Breaking away from gender norms is controversial but exposing others to different sexualities and identifications is the only way we are going to make them socially acceptable. Through Little Women we witnessed the beginnings of breaking away from gender norms only to ultimately conform to the larger society. In Brooklyn Burning we get see the push beyond the norms and witness how being true to oneself and not conforming to society leads to happiness. By advocating for literature that encompasses different sexualities and identifications, we not only contribute to the effort of making them more acceptable but we also include aid in diminishing the isolation that these people feel by including them in pieces of scholarly mainstream culture.

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The Reality Derived From Fairy Tales

The Reality Derived From Fairy Tales

 A Review of Between the Lines  by Jodi Picoult and Samantha Van Leer

Did you really think that a story exists only when you’re reading it? When you go to sleep at night do you [too] cease existing? (36)

Whenever readers pick up “Between the Lines” the characters in the fairy tale put on a show by acting out the script that has been written for them by the author. When the book is closed however, they drop their act and try to appreciate living their own lives until the next reader picks up the book and they have to perform the story all over again.  Oliver, the hero, is tired of having to repeatedly go on a quest to save the love of his life who he, outside the script, believes is a total Bimbo.  He desperately wants control over his own life.  Delilah, a fifteen year old girl, who is ostracized socially at school, finds herself constantly dreaming about her prince charming. The stress of improving her social standing and making her single mother proud of her lead her to escape into the fictional world that the fairy tale provides. One day, after her millionth time reading the story she notices something new on the page, the words “helped me” carved out by the hero of the fairy tale. After overcoming the shock triggered by her disbelief that Oliver is talking to her, she initiates her quest to release him from the constraints of the book and the tale of the star crossed lovers begins.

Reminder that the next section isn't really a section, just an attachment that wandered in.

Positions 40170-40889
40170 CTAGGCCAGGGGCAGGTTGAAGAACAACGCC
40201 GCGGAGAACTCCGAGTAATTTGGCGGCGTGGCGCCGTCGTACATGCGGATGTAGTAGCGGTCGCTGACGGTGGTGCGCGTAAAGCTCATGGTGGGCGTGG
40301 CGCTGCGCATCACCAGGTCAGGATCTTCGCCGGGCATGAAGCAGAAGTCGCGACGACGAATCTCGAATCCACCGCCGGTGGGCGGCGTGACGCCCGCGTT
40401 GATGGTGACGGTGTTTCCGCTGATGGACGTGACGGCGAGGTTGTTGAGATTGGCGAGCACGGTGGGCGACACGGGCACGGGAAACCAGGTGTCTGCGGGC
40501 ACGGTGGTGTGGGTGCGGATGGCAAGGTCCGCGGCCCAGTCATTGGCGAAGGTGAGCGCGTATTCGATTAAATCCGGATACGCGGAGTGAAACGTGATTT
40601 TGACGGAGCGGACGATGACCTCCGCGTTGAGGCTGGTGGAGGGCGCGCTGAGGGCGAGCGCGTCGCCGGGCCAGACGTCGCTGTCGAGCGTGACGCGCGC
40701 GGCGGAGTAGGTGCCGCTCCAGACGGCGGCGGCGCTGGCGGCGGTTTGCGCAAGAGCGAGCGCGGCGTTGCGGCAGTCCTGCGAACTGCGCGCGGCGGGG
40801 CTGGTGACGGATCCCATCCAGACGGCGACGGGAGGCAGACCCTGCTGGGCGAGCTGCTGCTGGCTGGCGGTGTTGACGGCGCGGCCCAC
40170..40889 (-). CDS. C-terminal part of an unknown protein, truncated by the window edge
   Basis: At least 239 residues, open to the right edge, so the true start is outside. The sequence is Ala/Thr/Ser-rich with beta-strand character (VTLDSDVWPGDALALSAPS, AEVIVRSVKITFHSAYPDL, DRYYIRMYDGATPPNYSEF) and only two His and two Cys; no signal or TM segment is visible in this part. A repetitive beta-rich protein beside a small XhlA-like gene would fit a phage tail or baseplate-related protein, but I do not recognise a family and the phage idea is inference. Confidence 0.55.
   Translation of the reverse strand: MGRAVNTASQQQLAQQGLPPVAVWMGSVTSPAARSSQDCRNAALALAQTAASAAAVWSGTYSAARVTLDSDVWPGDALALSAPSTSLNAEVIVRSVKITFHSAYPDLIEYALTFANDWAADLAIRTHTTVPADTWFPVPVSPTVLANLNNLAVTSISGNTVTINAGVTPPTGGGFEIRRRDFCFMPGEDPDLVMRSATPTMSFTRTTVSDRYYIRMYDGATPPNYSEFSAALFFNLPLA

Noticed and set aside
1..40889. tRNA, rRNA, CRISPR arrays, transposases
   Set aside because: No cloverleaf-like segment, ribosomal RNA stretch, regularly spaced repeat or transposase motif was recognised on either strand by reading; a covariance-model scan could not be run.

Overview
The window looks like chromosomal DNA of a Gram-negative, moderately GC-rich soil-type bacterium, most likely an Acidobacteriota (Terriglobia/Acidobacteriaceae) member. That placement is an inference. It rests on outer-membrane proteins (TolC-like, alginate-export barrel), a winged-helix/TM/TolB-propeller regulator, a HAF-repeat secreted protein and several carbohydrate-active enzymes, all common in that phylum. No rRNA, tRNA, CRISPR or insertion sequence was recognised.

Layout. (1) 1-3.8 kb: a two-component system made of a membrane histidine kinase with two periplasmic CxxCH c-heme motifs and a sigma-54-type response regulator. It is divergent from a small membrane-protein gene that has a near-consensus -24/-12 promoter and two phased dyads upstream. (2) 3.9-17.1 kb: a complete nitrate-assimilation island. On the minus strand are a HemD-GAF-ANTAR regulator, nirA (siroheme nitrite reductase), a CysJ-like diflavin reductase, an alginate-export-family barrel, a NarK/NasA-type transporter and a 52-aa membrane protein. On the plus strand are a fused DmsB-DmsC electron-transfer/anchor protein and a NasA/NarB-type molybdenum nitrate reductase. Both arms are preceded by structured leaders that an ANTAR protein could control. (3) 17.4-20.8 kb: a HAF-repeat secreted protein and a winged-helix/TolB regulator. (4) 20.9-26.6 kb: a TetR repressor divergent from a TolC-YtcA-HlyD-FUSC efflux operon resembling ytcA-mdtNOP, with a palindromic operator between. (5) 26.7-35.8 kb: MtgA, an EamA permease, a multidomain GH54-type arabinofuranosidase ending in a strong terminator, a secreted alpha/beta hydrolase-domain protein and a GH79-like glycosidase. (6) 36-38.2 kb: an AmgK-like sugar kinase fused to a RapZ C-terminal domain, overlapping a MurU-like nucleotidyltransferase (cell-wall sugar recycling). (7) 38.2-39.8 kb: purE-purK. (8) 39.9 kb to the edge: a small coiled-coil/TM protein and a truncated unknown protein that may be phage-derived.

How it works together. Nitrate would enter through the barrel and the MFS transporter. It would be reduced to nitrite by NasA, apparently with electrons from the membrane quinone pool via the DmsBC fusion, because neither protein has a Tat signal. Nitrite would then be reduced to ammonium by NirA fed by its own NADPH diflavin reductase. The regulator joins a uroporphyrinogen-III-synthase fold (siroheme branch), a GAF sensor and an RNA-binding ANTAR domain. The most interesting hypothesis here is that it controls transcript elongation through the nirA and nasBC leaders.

The style of the novel is unique in that it offers a frame narrative, a story within a story, which is a mode of storytelling that was made famous through Chaucer’s Canterbury Tales. The book immerses the reader into a world where fiction is reality and the barrier between the book and the reader becomes permeable.  The story alternates between three different storylines; there’s the direct storyline from the fairy tale with an omniscient narrator and there’s the focalization of both Delilah and Oliver told from the first person point of view. By alternating the focalization, Picoult and Van Leer paint a more complete picture of the action for the audience while allowing us to peer into the direct thoughts of the characters. This method is crucial in the bridging of Oliver’s fictional fairytale world and Delilah’s nonfictional world.